I have focussed first on Devonshire because that’s where I am living.

William Cavendish is, I have discovered, a common name – the one in question was born 1552 and died 1626 and was the First Earl of Devonshire, but research is complicated by unimaginative naming of children, all William, with the occasional Henry thrown in randomly.

William Cavendish must have had a large extended family – his father had three wives and his Mother married four times, dissatisfaction as much as death prompting the changes.  Anyhow, he was the second son of (predictably) William Cavendish and Bess of Hardwick.  Second son? Yes, Henry was an embarrassment to his Mother who disowned him so William became her favourite.

William Cavendish, First Earl of Devonshire. (1552-1626)

William Cavendish, First Earl of Devonshire. (1552-1626)


















Some of my English readers will recognise the “Devonshire ” and correctly link him to Chatsworth House (in Derbyshire, just to confuse everyone).  This now enormous estate was originally purchased by William’s father for £600; his money came from land he had amassed in his name during the dissolution of the monasteries – he was Privy Councillor and Treasurer to Henry VIII.  Sadly William the elder lived only long enough to conceive three sons and spend just five years owning Chatsworth – maybe three wives is not such a good idea. So at the age of 5, our William was left fatherless, with two not-so-very-nice stepfathers to come.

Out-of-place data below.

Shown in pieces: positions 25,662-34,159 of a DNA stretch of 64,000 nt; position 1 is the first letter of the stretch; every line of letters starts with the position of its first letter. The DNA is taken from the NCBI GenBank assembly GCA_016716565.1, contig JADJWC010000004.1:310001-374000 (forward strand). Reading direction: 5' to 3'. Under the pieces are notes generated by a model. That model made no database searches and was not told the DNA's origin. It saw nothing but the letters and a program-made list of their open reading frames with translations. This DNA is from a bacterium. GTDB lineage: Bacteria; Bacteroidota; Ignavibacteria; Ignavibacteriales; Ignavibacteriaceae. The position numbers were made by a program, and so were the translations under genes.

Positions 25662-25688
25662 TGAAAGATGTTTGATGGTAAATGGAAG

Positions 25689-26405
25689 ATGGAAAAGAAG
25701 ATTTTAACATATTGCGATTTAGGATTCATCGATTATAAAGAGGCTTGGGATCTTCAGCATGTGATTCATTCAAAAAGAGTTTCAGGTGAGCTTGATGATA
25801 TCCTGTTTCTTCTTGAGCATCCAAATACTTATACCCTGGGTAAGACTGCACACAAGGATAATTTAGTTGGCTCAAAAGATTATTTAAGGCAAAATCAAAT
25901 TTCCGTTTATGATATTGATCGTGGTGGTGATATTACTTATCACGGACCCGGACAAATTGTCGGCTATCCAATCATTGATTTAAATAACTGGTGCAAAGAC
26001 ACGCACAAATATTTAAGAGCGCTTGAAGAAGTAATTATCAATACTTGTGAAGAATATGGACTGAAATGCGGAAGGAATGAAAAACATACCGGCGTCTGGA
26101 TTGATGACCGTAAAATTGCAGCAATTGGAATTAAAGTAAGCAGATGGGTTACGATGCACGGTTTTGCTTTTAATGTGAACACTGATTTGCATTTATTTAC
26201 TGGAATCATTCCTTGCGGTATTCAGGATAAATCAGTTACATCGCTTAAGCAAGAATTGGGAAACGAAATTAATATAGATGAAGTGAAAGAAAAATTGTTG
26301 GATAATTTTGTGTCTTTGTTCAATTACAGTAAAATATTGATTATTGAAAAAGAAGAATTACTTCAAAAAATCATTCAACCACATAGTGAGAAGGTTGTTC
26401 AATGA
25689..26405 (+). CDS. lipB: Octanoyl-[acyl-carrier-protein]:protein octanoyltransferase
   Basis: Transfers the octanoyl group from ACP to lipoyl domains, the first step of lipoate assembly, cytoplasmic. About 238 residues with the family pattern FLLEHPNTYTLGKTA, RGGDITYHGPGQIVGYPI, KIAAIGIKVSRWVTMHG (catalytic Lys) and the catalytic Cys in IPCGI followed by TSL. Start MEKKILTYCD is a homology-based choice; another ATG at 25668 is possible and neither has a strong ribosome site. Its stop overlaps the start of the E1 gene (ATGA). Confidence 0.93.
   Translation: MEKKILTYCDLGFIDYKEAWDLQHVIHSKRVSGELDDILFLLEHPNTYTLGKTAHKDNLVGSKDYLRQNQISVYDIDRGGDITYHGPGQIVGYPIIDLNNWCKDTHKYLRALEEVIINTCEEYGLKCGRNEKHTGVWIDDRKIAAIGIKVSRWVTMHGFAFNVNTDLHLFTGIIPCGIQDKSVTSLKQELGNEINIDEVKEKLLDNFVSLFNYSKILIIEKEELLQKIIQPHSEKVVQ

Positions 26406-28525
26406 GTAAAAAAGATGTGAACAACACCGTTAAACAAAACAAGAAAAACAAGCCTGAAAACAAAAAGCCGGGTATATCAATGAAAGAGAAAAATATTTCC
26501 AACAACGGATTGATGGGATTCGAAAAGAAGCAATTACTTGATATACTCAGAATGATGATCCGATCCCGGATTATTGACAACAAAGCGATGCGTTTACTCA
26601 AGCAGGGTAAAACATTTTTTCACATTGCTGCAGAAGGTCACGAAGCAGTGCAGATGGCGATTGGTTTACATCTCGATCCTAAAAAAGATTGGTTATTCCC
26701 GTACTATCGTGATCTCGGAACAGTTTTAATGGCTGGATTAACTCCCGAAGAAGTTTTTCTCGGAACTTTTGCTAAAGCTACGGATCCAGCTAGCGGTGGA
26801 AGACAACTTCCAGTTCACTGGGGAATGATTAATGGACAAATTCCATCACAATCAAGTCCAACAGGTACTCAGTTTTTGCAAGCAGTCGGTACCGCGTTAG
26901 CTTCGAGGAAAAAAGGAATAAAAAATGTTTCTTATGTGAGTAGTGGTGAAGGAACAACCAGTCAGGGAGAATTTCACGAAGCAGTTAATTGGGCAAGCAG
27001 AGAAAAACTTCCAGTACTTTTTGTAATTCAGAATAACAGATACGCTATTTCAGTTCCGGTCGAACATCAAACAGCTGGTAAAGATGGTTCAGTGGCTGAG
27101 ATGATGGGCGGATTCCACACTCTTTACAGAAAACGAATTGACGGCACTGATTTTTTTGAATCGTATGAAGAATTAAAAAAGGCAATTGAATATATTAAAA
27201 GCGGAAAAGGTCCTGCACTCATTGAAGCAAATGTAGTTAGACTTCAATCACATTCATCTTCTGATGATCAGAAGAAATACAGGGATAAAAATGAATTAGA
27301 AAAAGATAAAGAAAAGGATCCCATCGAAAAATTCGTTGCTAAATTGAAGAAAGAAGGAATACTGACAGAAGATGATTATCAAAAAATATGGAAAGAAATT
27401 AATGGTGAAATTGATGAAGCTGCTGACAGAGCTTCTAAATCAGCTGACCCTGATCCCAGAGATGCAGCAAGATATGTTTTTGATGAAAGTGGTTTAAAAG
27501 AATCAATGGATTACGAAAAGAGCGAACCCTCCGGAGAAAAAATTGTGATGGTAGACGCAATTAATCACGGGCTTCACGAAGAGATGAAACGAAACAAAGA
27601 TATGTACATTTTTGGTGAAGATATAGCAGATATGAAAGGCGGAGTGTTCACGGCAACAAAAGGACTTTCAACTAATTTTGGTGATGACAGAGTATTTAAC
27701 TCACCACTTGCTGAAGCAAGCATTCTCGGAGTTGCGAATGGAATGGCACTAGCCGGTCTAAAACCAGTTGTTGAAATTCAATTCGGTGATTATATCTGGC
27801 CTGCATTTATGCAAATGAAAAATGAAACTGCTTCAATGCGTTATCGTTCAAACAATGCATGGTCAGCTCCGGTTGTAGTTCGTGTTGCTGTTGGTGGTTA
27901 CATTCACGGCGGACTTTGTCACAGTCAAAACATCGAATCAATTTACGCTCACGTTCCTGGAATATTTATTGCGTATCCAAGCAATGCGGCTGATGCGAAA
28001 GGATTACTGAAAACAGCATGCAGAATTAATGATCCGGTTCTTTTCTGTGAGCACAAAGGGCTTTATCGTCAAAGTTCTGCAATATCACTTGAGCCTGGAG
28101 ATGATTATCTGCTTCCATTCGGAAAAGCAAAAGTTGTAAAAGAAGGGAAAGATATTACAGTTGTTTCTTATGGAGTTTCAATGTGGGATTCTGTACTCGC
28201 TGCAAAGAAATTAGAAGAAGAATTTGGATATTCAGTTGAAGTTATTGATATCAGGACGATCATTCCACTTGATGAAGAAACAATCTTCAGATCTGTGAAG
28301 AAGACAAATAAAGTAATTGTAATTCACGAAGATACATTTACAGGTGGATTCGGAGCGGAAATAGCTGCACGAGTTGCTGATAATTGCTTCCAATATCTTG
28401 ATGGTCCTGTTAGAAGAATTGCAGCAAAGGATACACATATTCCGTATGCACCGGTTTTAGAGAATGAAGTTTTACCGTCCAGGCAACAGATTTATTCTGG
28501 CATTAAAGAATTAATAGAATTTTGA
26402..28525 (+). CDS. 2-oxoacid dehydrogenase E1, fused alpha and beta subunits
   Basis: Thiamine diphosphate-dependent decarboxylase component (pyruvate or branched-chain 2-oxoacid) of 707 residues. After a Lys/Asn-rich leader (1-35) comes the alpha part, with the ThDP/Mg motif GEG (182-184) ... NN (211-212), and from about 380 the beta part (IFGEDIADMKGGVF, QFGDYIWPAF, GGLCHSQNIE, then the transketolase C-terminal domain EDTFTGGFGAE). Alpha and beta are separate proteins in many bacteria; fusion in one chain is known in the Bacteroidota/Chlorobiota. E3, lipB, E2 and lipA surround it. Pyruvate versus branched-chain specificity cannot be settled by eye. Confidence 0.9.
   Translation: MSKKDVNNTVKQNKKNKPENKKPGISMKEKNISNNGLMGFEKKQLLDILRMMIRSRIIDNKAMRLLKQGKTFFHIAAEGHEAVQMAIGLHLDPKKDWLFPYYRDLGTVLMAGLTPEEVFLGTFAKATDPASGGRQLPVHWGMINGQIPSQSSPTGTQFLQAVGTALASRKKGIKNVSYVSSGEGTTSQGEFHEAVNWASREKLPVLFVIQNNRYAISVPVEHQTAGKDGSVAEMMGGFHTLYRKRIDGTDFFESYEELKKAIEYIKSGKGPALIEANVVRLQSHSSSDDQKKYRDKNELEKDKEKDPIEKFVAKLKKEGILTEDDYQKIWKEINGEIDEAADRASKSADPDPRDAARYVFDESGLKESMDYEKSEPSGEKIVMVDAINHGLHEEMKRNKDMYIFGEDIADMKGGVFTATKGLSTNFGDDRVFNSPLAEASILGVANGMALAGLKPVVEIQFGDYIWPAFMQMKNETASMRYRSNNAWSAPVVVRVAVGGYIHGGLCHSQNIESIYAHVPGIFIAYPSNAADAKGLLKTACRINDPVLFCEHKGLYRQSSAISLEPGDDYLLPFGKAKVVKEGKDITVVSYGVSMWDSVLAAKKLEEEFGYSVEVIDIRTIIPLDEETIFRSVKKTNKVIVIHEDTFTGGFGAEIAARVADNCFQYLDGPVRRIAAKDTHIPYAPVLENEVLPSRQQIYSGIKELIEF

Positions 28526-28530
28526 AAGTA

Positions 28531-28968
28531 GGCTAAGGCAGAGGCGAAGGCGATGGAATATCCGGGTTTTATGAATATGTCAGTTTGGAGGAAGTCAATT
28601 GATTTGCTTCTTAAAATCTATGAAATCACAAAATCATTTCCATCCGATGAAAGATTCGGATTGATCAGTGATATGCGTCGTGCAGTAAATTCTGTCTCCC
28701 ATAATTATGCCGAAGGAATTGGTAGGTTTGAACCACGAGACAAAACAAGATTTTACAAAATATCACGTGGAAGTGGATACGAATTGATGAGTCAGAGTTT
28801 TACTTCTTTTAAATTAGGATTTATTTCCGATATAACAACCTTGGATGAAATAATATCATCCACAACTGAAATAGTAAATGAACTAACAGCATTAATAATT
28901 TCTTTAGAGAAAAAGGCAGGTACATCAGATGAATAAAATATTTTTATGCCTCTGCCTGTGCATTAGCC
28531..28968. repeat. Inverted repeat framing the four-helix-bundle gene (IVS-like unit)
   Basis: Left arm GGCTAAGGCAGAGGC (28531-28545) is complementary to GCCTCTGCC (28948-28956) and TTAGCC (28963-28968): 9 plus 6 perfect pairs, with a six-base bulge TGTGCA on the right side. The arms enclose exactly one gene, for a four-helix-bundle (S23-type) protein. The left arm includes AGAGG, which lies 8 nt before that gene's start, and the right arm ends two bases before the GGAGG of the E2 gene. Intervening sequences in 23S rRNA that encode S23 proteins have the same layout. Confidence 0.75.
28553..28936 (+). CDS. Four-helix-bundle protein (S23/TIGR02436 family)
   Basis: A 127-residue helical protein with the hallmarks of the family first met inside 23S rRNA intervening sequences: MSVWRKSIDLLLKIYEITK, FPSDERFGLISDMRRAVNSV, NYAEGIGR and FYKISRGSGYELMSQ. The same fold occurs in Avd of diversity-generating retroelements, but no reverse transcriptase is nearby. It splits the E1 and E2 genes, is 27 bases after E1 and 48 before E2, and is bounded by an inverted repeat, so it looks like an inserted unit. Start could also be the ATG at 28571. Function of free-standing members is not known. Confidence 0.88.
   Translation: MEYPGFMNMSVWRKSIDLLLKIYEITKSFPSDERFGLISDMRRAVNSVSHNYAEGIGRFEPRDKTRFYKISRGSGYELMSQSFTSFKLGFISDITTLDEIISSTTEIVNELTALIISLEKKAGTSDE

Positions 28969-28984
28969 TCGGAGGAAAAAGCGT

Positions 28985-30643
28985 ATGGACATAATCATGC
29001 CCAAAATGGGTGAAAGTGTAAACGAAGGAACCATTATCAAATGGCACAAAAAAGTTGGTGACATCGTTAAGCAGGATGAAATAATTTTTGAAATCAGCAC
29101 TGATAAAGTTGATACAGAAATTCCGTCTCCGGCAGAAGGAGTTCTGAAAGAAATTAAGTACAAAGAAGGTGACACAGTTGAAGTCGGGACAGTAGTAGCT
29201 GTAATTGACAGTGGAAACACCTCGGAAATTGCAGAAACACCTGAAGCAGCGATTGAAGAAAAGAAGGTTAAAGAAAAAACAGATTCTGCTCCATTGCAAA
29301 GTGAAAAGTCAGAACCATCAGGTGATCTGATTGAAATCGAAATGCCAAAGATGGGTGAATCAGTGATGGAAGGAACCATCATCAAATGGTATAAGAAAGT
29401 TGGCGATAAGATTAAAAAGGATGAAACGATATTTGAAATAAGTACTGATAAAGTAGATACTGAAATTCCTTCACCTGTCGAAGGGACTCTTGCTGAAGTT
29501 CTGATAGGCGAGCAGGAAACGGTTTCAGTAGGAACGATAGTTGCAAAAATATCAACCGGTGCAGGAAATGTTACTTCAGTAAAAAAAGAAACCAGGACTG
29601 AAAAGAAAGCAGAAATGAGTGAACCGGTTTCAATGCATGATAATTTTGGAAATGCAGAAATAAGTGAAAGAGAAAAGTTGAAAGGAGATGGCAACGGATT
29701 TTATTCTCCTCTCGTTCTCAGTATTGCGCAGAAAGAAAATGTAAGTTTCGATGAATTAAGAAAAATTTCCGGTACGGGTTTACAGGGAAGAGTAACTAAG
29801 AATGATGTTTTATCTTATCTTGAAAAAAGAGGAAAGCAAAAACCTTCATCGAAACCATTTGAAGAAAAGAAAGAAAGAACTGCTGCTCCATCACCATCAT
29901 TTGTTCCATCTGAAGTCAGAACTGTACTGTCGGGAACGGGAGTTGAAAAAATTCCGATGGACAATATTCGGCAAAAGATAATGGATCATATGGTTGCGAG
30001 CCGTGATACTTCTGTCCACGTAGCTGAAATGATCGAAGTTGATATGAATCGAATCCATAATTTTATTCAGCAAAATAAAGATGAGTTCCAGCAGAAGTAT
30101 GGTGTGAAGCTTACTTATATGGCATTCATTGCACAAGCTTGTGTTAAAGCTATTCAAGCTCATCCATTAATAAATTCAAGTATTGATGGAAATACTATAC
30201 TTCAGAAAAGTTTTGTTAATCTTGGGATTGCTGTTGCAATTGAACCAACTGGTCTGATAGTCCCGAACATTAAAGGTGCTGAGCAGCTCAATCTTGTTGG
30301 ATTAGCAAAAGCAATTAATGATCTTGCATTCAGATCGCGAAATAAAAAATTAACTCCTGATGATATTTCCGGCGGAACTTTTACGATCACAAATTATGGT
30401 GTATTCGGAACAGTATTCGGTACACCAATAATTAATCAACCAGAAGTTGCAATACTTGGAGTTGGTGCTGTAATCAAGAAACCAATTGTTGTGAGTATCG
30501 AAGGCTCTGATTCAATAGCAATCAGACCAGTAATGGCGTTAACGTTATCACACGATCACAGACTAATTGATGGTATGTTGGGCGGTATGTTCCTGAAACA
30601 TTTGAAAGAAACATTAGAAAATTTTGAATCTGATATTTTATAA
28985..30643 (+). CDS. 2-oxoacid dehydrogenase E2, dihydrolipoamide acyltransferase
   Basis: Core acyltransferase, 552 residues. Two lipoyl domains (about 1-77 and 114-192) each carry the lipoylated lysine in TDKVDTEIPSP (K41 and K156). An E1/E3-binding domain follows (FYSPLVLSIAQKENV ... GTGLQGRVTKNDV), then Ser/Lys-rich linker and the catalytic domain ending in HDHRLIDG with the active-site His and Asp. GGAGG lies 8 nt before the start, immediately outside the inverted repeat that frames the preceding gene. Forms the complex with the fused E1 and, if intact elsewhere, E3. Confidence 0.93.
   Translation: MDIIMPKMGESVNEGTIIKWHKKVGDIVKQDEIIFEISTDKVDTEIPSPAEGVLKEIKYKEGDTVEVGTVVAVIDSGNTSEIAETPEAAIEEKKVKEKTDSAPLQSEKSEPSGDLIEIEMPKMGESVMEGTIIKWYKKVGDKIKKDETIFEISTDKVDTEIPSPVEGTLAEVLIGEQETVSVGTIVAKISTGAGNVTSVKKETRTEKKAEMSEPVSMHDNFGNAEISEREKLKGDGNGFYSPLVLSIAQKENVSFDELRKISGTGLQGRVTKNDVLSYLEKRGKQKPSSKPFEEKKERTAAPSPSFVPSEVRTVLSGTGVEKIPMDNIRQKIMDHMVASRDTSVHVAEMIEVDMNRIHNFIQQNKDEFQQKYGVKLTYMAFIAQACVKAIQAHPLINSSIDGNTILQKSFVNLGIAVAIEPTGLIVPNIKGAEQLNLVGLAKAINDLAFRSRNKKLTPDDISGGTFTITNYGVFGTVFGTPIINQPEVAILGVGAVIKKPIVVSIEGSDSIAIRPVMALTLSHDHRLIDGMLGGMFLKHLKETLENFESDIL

He was educated at Eton, Cambridge and Gray’s Inn.  He didn’t inherit his vast estates until he was 56 when his mother died leaving him four impressive estates in the English Midlands.  William was a Member of Parliament for two years – first for Liverpool (1586) and then for Newport, Cornwall (1587).  It might seem odd that he represented areas so far from his family home, but explained by the acrimonious relationship with his stepfather George Talbot, Earl of Shrewsbury.  In 1605 William became Baron Cavendish, step one on the ladder to peerage. Debrett’s informs that he advanced to the dignity of Earl of Devonshire in 1618.

William married Anne Keighley, a fecund lady who gave birth to 6 children in 8 years; of course they named the eldest William. They hired Thomas Hobbes, later philosopher, as tutor to the young boy, a relationship lasting over 20 years and enabling Hobbes himself to invest in The Somers Island Company.  Inevitably this new William became Earl of Devonshire and so on almost ad infinitum (current incumbent is called Peregrine, and it’s a Dukedom now)